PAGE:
The first part of answering the question “where do I find trout” is easy – in the water. And finding water that holds trout is just about as easy – get the books, or get on the Net.
For a fish only introduced to New Zealand about 100 years ago, the trout has done a good job of colonising many of our waterways. They can be found from Northland, to the heart of Auckland’s North Shore, and right down through both islands.
All three of these books, and the web site, will direct anglers to water that holds trout – that is the easy part. Finding trout in the water they live in – now there is the part that is just a tad more difficult.
In fact, most often, it is this one factor that separates the 10% of fishermen who catch 90% of the fish, from others.
Here is a piece of information all fishermen need to know – at any one time, trout are found in less than 10% of the overall water they live in – often in much less than 10%.
This is an important piece of info. In any river, stream or lake only 10% or less of the all that water will contain trout. No matter what follows in this book about how to catch trout, in fact no matter how many books or magazines you read, how-to videos you watch, and how many web-sites you visit, two things will remain true:
No matter what method of trout fishing you use, no matter where you use that method – stream, river or lake – identifying the most likely place where trout could be holding at any one time is the key to increasing your catch rate. In fact no matter how good you become at the technique of casting a fly or spinning lure, at jigging, harling or trolling, all this technical expertise will be useless if you do not learn to fish where the fish are, more often.
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To repeat myself; this is one of the key factors, if not the one key factor, that separates the 10% of fishermen who catch 90% of the fish from the others. They fish where fish are most often.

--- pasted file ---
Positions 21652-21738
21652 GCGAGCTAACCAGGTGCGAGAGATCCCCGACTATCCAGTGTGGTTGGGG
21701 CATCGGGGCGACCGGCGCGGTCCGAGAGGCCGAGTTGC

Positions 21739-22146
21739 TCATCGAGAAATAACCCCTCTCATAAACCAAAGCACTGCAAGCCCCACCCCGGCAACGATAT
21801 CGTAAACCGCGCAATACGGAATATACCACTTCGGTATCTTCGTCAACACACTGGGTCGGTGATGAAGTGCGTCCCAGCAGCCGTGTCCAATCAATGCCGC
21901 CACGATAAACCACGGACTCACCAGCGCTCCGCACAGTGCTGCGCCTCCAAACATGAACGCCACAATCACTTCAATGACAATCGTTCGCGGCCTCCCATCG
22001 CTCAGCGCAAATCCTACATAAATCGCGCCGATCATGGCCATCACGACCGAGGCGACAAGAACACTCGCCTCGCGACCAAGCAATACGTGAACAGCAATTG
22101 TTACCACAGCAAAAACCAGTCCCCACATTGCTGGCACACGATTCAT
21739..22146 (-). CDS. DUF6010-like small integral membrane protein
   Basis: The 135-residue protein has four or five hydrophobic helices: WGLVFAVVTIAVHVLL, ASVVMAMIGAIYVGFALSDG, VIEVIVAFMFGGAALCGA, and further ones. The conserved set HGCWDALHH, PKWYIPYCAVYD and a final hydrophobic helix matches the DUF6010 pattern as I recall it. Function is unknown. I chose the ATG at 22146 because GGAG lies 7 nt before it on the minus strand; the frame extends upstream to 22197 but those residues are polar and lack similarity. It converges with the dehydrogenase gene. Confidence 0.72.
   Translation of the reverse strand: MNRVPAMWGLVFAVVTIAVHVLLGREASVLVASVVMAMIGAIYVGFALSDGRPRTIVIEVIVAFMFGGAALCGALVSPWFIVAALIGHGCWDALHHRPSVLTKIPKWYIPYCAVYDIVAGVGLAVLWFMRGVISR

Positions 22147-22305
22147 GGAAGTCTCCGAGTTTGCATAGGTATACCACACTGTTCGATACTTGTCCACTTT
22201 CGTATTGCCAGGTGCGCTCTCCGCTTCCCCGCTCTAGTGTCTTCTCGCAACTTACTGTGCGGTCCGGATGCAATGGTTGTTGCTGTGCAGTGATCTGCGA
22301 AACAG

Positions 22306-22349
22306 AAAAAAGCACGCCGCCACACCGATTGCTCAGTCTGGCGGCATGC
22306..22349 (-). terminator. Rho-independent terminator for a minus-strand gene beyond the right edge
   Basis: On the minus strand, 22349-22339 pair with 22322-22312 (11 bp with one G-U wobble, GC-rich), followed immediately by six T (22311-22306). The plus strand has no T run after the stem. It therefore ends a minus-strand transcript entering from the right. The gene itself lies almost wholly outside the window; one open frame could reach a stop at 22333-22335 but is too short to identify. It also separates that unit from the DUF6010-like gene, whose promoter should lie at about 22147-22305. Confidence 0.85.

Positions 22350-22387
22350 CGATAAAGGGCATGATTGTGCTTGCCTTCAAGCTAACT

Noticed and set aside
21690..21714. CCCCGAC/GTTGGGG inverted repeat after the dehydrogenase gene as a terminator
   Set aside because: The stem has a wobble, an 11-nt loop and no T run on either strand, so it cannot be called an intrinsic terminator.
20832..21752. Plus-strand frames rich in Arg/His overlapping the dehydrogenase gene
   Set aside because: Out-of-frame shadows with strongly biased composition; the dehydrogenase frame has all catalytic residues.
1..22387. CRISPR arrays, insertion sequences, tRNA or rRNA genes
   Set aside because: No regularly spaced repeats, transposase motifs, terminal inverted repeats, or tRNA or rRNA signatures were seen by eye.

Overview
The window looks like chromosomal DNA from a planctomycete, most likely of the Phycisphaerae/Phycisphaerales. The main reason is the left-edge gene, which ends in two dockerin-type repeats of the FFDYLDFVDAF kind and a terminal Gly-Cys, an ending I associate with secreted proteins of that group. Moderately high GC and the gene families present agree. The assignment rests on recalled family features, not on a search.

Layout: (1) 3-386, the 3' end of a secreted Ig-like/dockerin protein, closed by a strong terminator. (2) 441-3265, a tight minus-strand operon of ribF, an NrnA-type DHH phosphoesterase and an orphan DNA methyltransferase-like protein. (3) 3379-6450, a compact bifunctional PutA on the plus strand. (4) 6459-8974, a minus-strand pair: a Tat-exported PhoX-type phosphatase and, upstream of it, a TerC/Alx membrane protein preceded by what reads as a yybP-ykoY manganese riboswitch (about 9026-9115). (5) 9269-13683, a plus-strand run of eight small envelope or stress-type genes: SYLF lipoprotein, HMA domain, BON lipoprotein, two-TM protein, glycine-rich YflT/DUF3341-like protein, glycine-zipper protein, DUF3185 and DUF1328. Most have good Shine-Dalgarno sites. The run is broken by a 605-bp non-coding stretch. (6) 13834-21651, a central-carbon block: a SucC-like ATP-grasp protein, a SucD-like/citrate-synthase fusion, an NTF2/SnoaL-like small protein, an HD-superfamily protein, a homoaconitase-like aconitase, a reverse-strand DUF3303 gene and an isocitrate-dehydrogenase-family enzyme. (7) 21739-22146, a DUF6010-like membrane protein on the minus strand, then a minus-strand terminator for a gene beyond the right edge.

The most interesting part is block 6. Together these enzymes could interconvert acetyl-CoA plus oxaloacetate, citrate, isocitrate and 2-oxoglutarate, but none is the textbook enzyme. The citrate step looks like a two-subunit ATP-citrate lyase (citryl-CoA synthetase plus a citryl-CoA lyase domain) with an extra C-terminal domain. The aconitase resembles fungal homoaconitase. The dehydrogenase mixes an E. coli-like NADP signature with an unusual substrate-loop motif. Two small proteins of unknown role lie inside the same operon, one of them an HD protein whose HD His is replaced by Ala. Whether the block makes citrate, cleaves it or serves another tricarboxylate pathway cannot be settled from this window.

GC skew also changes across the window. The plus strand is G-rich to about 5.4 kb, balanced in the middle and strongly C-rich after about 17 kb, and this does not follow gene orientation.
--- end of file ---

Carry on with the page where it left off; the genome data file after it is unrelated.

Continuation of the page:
To emphasise the point even further - good fishermen (the 10%), are usually not just good fishermen in water they know. Take them to a new river, stream or lake and they will get amongst fish quicker than others. Why?
Because here is some good news, all trout water is very much the same, only the scale, or its size alters. The structure of the water that holds trout in a small stream, is much the same as the water that holds trout in a small river, as a big river, and in fact in a lake.
The diagram nearby shows a typical set-up of a stream or river. The current flows from left to right across the page. The riffle is shallow water flowing quickly around boulders and rocks. The run is deeper water with a calmer surface. The pool is below the run, the deepest water with less current.
In a small stream the riffle, run, pool ‘set’ can be less than a 100 metres from whoa to go, on a big river the set could many hundreds of metres – if not kilometres.
The order or sequence of these main features varies greatly. For instance the sequence could be - run, riffle, run, riffle, pool, riffle, pool, run, pool...
In the braided-shingle rivers of the lower North Island and South Island the individual ‘ribbons’ of the river branches often contain these same sets – riffles, runs and pools.